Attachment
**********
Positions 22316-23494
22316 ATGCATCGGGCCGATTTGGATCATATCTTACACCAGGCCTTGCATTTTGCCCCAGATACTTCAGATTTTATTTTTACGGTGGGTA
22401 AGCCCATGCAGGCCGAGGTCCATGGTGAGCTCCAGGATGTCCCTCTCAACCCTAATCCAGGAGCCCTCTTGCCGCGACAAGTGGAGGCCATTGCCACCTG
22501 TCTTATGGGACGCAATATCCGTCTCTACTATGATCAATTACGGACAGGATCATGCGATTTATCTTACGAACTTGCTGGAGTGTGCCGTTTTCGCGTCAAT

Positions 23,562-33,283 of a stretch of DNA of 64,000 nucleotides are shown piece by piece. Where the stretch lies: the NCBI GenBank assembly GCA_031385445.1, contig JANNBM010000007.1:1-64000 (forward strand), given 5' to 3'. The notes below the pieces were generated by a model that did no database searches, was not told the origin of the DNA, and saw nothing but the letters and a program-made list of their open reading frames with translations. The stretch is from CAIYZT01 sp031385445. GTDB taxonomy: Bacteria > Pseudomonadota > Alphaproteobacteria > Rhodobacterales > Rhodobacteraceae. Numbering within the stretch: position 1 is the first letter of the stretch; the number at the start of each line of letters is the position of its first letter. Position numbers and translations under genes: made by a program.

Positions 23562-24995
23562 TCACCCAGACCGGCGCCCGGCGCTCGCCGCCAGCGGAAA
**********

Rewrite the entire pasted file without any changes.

Positions 22316-23494
22316 ATGCATCGGGCCGATTTGGATCATATCTTACACCAGGCCTTGCATTTTGCCCCAGATACTTCAGATTTTATTTTTACGGTGGGTA
22401 AGCCCATGCAGGCCGAGGTCCATGGTGAGCTCCAGGATGTCCCTCTCAACCCTAATCCAGGAGCCCTCTTGCCGCGACAAGTGGAGGCCATTGCCACCTG
22501 TCTTATGGGACGCAATATCCGTCTCTACTATGATCAATTACGGACAGGATCATGCGATTTATCTTACGAACTTGCTGGAGTGTGCCGTTTTCGCGTCAAT

Positions 23,562-33,283 of a stretch of DNA of 64,000 nucleotides are shown piece by piece. Where the stretch lies: the NCBI GenBank assembly GCA_031385445.1, contig JANNBM010000007.1:1-64000 (forward strand), given 5' to 3'. The notes below the pieces were generated by a model that did no database searches, was not told the origin of the DNA, and saw nothing but the letters and a program-made list of their open reading frames with translations. The stretch is from CAIYZT01 sp031385445. GTDB taxonomy: Bacteria > Pseudomonadota > Alphaproteobacteria > Rhodobacterales > Rhodobacteraceae. Numbering within the stretch: position 1 is the first letter of the stretch; the number at the start of each line of letters is the position of its first letter. Position numbers and translations under genes: made by a program.

Positions 23562-24995
23562 TCACCCAGACCGGCGCCCGGCGCTCGCCGCCAGCGGAAA